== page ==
Based on the CARS algorithm [55], the dimensionality reduction results for the soybean reflectance dataset are shown in Fig.Â 8. The RMSECV value is achieved in the 39th run. Therefore, the wavelength variables retained in the 39th run are considered as the selected feature wavelengths, with a count of 7. The specific values are 520.29Â nm, 813.02Â nm, 700.66Â nm, 701.64Â nm, 774.59Â nm, 784.02Â nm, and 874.18Â nm.
Referring to the five characteristic wavelengths with the highest weight coefficients of the two methods, three wavelengths of 502Â nm, 813Â nm and 712Â nm were finally selected as the following experimental wavelengths. The 400700Â nm region is affected by the absorption light of carotenoids and other pigments [56], while 710Â nm is close to the vibration of H element [57], and soybeans exhibit an absorption peak near 820Â nm, which represents carotenoid content [58].Therefore, the three wavelengths selected in this paper have a theoretical basis for soybeans and are used as experimental wavelengths for subsequent experiments.
Measurement of the subsurface area of soybean seeds
After obtaining Ratio images of QY1808, NN11382 and SX26, the soybean seeds were subjected to damage area extraction using professional software ImageJ.Â As shown in Fig. 9. The ratio of the damaged area to the entire seed was calculated, and these ratios will be used as inputs for the neural network model.
In this process, we measured 100 seeds for each variety, amounting to a total of 300 soybean seeds. The overall distribution of the measurement data is shown in Fig.Â 10. The measurement results of the three soybean varieties are relatively evenly distributed, and the distribution patterns among different varieties are also similar. From the distribution heatmap in the right figure (b), it can be observed that the distribution of damage ratio intervals is primarily concentrated between 0.1 and 0.5.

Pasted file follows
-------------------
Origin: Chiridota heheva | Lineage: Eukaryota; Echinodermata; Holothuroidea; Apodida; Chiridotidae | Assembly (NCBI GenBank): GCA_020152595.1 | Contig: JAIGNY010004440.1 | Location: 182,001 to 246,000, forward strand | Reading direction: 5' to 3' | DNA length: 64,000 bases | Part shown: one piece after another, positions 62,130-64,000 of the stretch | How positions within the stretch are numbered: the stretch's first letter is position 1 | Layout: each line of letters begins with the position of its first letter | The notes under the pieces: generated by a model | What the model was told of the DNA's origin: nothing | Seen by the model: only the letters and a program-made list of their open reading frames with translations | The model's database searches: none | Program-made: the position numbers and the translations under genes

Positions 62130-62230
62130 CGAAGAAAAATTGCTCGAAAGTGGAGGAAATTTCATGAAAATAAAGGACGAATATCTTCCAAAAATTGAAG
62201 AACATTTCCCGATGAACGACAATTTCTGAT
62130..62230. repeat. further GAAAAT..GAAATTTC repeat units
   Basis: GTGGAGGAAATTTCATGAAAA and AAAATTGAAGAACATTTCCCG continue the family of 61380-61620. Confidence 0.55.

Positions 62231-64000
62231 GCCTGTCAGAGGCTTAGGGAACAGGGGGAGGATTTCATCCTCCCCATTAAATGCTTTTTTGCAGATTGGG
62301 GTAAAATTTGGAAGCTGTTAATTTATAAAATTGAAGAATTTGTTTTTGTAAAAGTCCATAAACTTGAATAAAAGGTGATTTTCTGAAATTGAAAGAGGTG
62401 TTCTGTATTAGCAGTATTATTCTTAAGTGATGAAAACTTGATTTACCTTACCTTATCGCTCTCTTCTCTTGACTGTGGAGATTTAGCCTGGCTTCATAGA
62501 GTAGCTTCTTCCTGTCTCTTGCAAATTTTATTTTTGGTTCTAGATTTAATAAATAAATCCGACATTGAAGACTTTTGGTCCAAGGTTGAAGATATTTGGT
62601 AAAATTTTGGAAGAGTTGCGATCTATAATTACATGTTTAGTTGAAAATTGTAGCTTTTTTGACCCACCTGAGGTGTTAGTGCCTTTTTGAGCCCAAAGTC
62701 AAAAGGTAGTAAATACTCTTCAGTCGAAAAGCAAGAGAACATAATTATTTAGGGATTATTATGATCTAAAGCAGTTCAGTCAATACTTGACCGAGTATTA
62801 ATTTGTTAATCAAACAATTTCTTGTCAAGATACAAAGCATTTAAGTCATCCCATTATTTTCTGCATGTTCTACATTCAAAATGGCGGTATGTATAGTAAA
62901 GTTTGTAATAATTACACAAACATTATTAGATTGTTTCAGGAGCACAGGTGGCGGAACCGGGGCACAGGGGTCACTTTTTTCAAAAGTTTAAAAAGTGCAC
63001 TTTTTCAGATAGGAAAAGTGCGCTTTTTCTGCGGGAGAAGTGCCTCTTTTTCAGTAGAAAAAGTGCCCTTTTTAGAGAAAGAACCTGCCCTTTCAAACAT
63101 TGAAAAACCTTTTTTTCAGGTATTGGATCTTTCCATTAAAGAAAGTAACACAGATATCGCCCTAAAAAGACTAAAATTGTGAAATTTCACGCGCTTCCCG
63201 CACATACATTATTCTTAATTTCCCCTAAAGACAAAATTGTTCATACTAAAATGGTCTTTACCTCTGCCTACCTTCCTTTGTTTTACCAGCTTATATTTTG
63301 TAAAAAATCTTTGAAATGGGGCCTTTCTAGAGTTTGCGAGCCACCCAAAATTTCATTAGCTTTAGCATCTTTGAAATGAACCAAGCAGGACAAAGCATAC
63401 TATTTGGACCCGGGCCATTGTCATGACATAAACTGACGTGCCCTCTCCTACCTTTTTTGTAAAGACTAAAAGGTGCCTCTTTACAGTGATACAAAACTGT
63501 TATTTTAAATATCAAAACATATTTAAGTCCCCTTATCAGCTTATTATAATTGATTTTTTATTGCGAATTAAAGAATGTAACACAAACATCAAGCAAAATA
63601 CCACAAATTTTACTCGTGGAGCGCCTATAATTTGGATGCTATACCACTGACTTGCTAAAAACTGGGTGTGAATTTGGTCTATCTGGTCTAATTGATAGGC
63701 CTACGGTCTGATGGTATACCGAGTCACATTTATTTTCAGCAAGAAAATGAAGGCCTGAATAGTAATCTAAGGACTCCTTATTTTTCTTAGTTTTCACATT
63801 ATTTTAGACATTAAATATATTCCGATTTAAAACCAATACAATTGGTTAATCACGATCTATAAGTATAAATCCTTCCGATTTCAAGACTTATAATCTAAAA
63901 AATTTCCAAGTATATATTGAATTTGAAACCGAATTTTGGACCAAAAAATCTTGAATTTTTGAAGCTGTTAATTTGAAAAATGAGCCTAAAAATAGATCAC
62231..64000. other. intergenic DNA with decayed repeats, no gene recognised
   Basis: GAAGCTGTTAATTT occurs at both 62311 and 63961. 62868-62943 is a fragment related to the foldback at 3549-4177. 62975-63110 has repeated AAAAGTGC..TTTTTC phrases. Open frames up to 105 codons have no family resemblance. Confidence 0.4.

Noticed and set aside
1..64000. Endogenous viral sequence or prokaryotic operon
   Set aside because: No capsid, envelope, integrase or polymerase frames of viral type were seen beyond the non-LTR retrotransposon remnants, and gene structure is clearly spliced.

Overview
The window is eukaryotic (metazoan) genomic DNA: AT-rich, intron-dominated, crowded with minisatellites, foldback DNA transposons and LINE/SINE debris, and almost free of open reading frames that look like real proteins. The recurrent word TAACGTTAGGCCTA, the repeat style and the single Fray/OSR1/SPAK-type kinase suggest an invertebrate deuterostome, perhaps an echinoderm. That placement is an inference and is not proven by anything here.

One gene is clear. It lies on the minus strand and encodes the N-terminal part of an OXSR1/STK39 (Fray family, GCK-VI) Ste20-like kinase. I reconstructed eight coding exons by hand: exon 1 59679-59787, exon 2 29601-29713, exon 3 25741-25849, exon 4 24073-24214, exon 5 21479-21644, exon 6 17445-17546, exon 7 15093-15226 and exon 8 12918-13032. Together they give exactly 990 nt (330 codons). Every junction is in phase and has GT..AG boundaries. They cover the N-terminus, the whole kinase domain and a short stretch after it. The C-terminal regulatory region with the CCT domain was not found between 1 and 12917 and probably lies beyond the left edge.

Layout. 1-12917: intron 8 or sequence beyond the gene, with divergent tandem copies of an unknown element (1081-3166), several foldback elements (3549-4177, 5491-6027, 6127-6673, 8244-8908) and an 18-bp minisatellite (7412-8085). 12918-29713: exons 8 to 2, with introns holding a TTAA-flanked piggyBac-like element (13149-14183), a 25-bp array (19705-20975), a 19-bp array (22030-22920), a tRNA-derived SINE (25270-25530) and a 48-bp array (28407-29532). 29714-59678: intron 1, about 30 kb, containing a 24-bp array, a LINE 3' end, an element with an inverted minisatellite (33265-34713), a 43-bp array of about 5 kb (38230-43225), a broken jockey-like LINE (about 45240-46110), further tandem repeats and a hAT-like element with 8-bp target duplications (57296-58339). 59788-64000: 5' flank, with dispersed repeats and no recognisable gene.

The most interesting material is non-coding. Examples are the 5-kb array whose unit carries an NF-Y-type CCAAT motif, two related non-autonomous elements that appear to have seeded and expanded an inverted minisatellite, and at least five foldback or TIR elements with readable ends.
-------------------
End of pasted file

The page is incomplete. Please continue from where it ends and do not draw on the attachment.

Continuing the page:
Measurement results and analysis of spatial frequency domain method
In this measurement experiment, the samples are divided into healthy soybean seeds and soybean seeds that have been subjected to piercing and sucking by R. pedestris, but with a concealed appearance of damage on the surface. Sample values are obtained through spatial frequency domain inversion, while reference values are measured using the integrating sphere method. Overall, the measurement results obtained in the experiment have errors within an acceptable range (15%). This confirms that the experimental algorithm is feasible (see Table 2).